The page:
W. L. Garrison to Secretary Paulding.1Boston, December 14, 1839.2 I have a brother, James H. Garrison, who is now attached as a seaman to the U. S. Ship Columbus at the Navy Yard in Charlestown. He has been in the naval service of his country for the long period of sixteen years. It is rather more than3 four months since his last enlistment. During nearly all this time he has been on the sick-list, wholly incapacitated to perform any labor. His disease is a difficult one to eradicate from the system, if it be not immedicable; and must, for an indefinite period, render him of little or no value to the Navy. . . . Through the kindness of Commodore Downes and Capt. Storer,4 I have been permitted to take him to my house for a few weeks5 past, in order to procure for him such medical treatment, and pay him such attention, as his case demands and a brother's affection could prompt. He is now in a somewhat better condition than when he was removed, but it is wholly uncertain how much he may yet be called to suffer under surgical operation, or how soon he will be able (if ever) to discharge the duties of a seaman in the U. S. service. Of course, under these circumstances, to have him remain under pay cannot be a very desirable object to the Government, the burdens of which should be lessened wherever and whenever it is practicable. My object, therefore, in writing this letter is respectfully and earnestly to solicit of you the immediate discharge of my brother from the Navy, upon the usual conditions. I cannot doubt your kindness in this matter, and shall gratefully appreciate its exercise. It may have additional weight with you to add, that, during the sixteen years in which he has done not only the state but the country some service, it has not been my privilege to enjoy his society more than a fortnight until his recent sickness. He6 is an only brother in whose welfare I feel a deep interest; and none the less because of the buffetings and perils through which he has been called to pass from boyhood. You will, I am sure, make the case your own, and act accordingly.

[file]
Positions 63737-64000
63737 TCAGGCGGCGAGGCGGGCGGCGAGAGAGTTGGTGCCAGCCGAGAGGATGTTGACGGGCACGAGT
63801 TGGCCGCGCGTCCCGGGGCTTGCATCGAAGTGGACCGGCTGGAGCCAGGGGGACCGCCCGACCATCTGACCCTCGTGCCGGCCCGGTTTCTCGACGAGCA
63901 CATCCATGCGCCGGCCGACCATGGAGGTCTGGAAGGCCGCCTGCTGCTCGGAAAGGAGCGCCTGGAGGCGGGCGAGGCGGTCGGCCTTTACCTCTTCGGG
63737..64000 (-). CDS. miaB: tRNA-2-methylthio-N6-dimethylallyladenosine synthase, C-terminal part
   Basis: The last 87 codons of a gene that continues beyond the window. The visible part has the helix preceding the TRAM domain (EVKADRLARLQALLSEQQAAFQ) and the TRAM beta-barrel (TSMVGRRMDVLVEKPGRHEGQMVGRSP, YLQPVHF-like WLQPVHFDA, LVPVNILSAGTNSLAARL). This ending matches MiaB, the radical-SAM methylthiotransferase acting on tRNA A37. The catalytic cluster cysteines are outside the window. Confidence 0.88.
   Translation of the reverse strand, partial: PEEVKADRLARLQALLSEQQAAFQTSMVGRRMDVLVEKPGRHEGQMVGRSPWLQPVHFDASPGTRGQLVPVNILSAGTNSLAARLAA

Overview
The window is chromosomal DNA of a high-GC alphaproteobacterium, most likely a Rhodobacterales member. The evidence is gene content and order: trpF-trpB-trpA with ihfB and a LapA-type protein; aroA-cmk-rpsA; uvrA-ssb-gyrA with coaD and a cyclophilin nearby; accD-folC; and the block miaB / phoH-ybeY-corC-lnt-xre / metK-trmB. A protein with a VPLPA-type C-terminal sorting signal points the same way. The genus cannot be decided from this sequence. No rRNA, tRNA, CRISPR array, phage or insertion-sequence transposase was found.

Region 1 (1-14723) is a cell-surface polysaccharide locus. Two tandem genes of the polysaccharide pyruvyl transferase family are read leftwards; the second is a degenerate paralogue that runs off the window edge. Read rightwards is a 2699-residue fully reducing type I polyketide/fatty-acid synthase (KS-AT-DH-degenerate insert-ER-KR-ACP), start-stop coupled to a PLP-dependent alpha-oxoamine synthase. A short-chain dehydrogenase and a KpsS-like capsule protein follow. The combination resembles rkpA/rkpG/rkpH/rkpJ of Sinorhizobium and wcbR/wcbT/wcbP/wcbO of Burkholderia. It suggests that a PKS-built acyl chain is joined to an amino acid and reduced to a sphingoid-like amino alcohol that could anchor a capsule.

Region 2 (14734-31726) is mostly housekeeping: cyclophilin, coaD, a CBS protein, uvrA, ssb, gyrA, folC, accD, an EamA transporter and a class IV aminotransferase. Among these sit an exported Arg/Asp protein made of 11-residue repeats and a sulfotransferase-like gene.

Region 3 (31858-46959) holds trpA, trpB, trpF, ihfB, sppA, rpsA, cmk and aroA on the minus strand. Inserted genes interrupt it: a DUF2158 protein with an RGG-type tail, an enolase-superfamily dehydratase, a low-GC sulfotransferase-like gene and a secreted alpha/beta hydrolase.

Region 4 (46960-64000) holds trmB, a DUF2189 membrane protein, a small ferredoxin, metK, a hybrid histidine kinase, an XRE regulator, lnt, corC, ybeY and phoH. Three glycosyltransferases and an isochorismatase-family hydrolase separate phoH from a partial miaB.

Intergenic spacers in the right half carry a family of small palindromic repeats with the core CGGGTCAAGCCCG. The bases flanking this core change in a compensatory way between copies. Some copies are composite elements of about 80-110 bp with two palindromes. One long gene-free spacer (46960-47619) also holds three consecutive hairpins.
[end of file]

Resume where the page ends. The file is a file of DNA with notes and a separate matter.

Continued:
This text is part of:
Table of Contents:
Chapter 1 : re-formation and Reanimation.— 1841 .
Chapter 2 : the Irish address.— 1842 .
Chapter 3 : the covenant with death. — 1843 .
Chapter 4 : no union with slaveholders! — 1844 .
Chapter 5 : Texas .— 1845 .
Chapter 6 : third mission to England .— 1846 .
Chapter 7 : first Western tour.— 1847 .
Chapter 8 : the Anti-Sabbath Convention .— 1848 .
Chapter 9 : Father Mathew .— 1849 .
Chapter 10 : the Rynders Mob .— 1850 .
Chapter 11 : George Thompson , M. P.— 1851 .
Chapter 12 : Kossuth .— 1852 .
Chapter 13 : the Bible Convention.— 1853 .
Chapter 14 : the Nebraska Bill .— 1854 .
Chapter 15 : the Personal Liberty Law .— 1855 .
Chapter 16 : Fremont .— 1856 .
Chapter 17 : the disunion Convention.— 1857 .
Chapter 18 : the irrepressible Conflict.— 1858 .
Chapter 19 : John Brown .— 1859 .
 James Garrison's battered hulk drifted at last by a kind Providence into the port of Boston, where a brother's love was ready to be proved superior to all temptations to disownment.
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